Juvenile Blue-green damselfish (Chromis sp.) school above corals in Indonesia. This area is a major part of the Coral Triangle and harbors an incredible amount of marine biodiversity. Photograph: Ethan Daniels/Shutterstock

The Western Pacific region has the world’s highest concentration of coastal marine biodiversity and endemism. However, many species still remain unidentified in the region. Taxonomy provides basic understanding about the components of biodiversity which is necessary for effective decision-making about conservation and sustainable use, and ecosystem response to environmental change such as ocean acidification and climate change.

Given the above, WESTPAC has sought the approval of the Government of Republic of Korea on its submitted project proposal entitled “Enhance the Capacity for Species Identification and Genetic Analysis on Marine Organisms in the Coral Reef Ecosystems in the Western Pacific (DRMREEF).” The DRMREEF project aims to assist countries in the region building their regional capacities for species identification with the introduction of genetic method “DNA Barcoding”, and eventually make an inventory, as precisely as possible, of the marine organisms living in the Coral Triangle and neighboring coral reefs, alongside other traditional taxonomic tools and alternative forms of molecular systematics.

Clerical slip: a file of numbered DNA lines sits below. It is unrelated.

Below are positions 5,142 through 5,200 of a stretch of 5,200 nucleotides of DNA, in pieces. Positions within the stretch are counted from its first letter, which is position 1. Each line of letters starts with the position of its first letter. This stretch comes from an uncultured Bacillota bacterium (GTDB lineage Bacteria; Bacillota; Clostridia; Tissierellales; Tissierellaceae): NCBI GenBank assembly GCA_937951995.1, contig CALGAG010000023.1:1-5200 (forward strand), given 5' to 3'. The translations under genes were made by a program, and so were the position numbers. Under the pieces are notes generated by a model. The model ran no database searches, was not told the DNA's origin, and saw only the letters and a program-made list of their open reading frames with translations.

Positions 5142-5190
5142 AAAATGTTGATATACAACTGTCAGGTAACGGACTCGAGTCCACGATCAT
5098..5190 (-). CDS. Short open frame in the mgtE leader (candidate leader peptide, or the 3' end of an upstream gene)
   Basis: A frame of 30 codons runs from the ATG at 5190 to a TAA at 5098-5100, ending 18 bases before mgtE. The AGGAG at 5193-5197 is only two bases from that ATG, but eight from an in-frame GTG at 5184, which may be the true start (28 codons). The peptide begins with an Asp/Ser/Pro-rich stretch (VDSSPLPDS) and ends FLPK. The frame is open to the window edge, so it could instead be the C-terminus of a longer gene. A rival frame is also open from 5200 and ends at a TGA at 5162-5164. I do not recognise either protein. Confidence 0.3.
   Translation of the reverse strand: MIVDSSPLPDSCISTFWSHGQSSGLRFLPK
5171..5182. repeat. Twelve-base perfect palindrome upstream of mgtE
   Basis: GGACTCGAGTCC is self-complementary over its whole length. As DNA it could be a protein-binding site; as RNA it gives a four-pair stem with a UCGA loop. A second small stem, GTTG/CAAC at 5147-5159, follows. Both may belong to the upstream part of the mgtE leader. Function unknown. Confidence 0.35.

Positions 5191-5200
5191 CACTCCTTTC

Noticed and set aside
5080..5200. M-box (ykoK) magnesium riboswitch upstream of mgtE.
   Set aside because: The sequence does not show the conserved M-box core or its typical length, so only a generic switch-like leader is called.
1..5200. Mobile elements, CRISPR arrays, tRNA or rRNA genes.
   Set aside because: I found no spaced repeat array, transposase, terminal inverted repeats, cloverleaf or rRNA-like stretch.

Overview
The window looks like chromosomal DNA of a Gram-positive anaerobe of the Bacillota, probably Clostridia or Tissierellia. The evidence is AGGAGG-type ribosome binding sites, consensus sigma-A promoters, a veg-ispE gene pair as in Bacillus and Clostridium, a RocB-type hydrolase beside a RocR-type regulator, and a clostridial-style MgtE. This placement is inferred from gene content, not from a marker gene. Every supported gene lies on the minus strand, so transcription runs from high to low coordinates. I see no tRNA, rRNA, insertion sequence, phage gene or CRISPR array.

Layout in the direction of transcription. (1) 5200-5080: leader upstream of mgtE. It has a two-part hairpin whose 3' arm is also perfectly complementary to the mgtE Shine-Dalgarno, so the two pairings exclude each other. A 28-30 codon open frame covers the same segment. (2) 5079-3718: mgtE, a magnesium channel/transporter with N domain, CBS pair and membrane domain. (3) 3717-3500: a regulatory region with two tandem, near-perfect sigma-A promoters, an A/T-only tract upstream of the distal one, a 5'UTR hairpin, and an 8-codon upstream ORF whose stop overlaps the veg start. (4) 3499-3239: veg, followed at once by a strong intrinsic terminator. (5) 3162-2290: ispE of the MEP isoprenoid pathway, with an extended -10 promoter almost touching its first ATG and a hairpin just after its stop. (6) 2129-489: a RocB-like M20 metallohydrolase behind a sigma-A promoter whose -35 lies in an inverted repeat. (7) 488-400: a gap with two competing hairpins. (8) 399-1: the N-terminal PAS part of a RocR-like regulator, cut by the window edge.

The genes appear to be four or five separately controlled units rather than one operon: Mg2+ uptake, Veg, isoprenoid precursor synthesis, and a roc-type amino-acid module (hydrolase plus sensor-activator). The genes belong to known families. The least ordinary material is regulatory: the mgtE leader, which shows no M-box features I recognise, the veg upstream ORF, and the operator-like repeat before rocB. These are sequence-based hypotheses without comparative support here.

The project has completed its first phase during March 2013- December 2014. In view of the satisfactory implementation on the first phase of this project, Republic of Korea, through its Korea Institute of Ocean Science and Technology Institute (KIOST), approved the WESTPAC submitted proposal for the 2nd phase of this project which was implemented over the period of June 2016- January 2018.

Therefore, the DRMREEF-II wrap-up workshop aims to review the implementation status of this project at its second phase, identify challenges and constraints, and further come up with a new proposal for its third phase (January 2019 – December 2020).